Adobe Photoshop Layer Blending Modes Masterclass – Part III

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  By Leonardo Regoli
Adobe Photoshop Layer Blending Modes Masterclass – Part III

In two previous posts we analyzed four groups of blending modes. In the first one, I introduced the blending modes and explained in detail the ‘Normal’ and ‘Darken’ groups while in the second one I explained the ‘Lighten’ and ‘Contrast’ groups. In this final post of the series I will explain the last two groups of blending modes, namely the ‘Simple’ and ‘Properties’.

Just as I reminder, below I show the image showing the different blending modes in Photoshop once again.

As with the two previous entries, I will be using, as bottom layer, an image of Porto, a beautiful city in Portugal, and a gradient mask as the top layer.


Naming this group is not so straightforward since the results that arise from applying the four blending modes that are contained is quite different. I called it ‘Simple’ because the algorithms used are simple mathematical functions.

The first mode, ‘Difference’, does exactly that. It subtracts, pixel by pixel, one image from the other. However, when doing the subtraction it takes into account which pixel is brighter and does the subtraction in such a way that the result is always positive. This means that for some pixels, the final result might be top layer minus bottom layer while for some others it might be bottom layer minus top layer.

The next mode, ‘Exclusion’, is very similar to ‘Difference’ only that the final result has a lower contrast. When blending with white or black, there is no difference between both modes. While using a white mask produces the inverse of the original image as a result, using a black mask leaves the image unchanged.

The ‘Subtract’ mode calculates the simple difference of both images. In contrast to the ‘Difference’ mode, here the result is bottom layer minus top layer no matter the values of each. This difference can cause negative values and these are all set to zero, meaning that all those pixels will be black. Using a flat gray mask result in a darker version of the original image.

The last mode of the group, ‘Divide’, makes a pixel by pixel division of the bottom layer by the top layer. The division, however, is calculated using normalized values where black is zero and white is one (instead of 0 to 255) so using a black mask will yield a completely white image in the end (division by zero) while using a white mask will leave the original image unchanged (division by one).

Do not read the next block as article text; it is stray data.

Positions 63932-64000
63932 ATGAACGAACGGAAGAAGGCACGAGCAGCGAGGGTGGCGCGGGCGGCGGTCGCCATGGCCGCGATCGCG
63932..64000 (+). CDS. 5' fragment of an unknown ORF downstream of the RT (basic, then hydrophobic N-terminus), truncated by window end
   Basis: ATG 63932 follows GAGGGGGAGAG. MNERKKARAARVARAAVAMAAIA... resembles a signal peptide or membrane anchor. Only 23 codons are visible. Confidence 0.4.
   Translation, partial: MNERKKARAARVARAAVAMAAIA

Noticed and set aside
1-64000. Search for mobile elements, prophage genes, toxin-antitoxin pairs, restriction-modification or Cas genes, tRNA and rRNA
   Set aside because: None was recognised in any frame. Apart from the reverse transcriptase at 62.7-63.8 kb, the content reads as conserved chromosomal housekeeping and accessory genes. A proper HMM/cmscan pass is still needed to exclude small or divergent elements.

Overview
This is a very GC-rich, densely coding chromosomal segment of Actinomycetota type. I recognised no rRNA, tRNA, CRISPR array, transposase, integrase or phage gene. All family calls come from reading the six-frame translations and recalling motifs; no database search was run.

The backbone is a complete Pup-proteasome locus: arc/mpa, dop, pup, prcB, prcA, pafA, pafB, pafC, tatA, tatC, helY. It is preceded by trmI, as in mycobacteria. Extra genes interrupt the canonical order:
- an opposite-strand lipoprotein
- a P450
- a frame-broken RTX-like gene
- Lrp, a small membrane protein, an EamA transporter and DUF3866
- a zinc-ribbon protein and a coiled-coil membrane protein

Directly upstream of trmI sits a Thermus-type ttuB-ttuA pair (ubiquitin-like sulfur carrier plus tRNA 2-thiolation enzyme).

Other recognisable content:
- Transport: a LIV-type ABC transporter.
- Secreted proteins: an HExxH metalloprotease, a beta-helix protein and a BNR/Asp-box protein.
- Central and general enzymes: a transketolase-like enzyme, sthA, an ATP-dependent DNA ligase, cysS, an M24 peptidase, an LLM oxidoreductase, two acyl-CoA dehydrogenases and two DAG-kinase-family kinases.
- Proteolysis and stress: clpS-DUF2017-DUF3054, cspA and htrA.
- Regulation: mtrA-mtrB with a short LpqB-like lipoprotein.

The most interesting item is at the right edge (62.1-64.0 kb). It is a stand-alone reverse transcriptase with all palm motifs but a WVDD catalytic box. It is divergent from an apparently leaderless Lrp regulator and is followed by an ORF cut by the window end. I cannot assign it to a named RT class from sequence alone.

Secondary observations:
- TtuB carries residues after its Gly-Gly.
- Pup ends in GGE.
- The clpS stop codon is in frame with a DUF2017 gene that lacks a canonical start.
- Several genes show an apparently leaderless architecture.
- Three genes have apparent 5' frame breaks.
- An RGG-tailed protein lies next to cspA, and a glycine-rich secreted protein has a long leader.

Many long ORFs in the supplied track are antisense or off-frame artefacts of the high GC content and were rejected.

The following collage shows the four blending modes at work using our two layers. The results are organized in clockwise order starting from the top left corner.


And so we get to the final group of blending modes. This group has the particularity that it addresses specific properties of the original image. Since the properties addresses are related to the color of the image, I will be using a modified mask for these four final modes. The following image shows the same gradient mask used for the previous modes, only that it has been colored to better reflect the effect of applying it to the original image.

The first mode is called ‘Hue’ and it obviously changes the hue of the image. Applying this blending mode keeps the luminance and saturation of the original pixels exactly as they were but adjusts the hue according to the mask being used.

In the case of the ‘Saturation’ mode, the luminance and hue of the original image are preserved and the saturation of the mask is used to produce the final image.

The next mode, ‘Color’, preserves only the luminance of the original image and adds the hue and saturation of the mask to create the final image. This makes this mode a great choice when trying to add color to black and white images or to achieve a sepia tone.

The last mode is called ‘Luminosity’ and, of course, it changes the luminosity of the image while preserving the original hue and saturation. It can be regarded as the opposite of the ‘Color’ mode so, by choosing the right mask, it can serve to turn images into black and white, even though there are definitely easier ways to achieve this.

The following collage shows the results of applying the four blending modes just described to blend the colored mask and our original image. Again, the images are organized clockwise starting from the top left corner.

As I said at the beginning of the first entry of the series, blending modes are a powerful but often overlooked feature of Photoshop. It is true that, depending on your specialty, you will end up using some of the modes more than others and you will probably never use some of them. However, getting familiar with those that work well for you will definitely boost your personal workflow, so play around with them and remember that sometimes the results might be simply unexpected depending on your image and the mask you used.

As usual, if something was not clear for you, just let me know by means of a comment or simply an email.

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Leonardo Regoli is a self-taught amateur photographer currently based in Ann Harbor, Michigan (USA). His main interests are travel and landscape photography.

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